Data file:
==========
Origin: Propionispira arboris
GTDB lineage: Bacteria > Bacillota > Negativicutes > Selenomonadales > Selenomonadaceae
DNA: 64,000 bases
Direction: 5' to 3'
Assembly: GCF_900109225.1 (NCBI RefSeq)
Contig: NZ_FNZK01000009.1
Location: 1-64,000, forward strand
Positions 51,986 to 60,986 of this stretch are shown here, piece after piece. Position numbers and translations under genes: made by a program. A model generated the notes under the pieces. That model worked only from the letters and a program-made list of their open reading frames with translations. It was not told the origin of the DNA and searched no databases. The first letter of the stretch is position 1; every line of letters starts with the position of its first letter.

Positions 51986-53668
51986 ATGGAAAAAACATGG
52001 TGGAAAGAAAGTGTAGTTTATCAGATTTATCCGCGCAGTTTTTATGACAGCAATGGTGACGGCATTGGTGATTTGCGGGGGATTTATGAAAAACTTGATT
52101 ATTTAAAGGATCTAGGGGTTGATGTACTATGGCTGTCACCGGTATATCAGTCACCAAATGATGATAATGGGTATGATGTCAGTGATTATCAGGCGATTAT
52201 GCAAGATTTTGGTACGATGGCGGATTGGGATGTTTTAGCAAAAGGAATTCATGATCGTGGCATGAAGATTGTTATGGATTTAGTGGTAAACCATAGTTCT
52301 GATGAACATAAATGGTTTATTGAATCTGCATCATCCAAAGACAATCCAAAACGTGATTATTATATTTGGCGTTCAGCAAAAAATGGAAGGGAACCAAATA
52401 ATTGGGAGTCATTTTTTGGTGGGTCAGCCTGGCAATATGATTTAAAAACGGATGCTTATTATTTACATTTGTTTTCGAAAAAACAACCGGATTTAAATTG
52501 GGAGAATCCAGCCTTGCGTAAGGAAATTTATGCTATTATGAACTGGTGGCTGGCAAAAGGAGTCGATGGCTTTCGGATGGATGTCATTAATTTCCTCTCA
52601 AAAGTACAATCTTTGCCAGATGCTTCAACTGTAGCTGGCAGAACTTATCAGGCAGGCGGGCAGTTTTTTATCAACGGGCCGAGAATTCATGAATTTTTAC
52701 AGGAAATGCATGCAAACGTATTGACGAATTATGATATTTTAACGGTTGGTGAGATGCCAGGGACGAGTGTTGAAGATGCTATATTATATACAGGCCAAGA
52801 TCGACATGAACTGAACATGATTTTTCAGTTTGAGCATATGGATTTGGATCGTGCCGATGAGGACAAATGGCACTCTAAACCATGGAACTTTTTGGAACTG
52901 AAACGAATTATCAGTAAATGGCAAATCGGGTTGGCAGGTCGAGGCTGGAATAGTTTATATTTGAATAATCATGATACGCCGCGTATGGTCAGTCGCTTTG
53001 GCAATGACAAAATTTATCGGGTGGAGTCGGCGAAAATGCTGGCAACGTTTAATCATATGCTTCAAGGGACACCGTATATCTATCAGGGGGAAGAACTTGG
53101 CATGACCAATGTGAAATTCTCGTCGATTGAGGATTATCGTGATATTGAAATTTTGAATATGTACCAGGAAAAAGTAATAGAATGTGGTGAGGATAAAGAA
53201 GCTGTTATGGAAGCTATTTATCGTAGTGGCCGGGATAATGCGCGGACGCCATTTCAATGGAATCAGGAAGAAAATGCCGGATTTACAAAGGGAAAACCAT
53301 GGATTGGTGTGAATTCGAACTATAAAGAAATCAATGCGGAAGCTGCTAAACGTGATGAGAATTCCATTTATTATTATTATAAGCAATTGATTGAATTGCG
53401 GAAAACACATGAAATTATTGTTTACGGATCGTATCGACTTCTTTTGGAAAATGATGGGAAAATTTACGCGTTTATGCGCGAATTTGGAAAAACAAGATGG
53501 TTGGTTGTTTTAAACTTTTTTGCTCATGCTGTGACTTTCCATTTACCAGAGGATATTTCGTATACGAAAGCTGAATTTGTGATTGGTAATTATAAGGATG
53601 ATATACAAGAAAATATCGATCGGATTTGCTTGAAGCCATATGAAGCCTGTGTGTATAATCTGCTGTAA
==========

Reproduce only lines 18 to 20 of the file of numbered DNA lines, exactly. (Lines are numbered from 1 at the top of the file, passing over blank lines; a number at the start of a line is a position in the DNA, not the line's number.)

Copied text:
52701 AGGAAATGCATGCAAACGTATTGACGAATTATGATATTTTAACGGTTGGTGAGATGCCAGGGACGAGTGTTGAAGATGCTATATTATATACAGGCCAAGA
52801 TCGACATGAACTGAACATGATTTTTCAGTTTGAGCATATGGATTTGGATCGTGCCGATGAGGACAAATGGCACTCTAAACCATGGAACTTTTTGGAACTG
52901 AAACGAATTATCAGTAAATGGCAAATCGGGTTGGCAGGTCGAGGCTGGAATAGTTTATATTTGAATAATCATGATACGCCGCGTATGGTCAGTCGCTTTG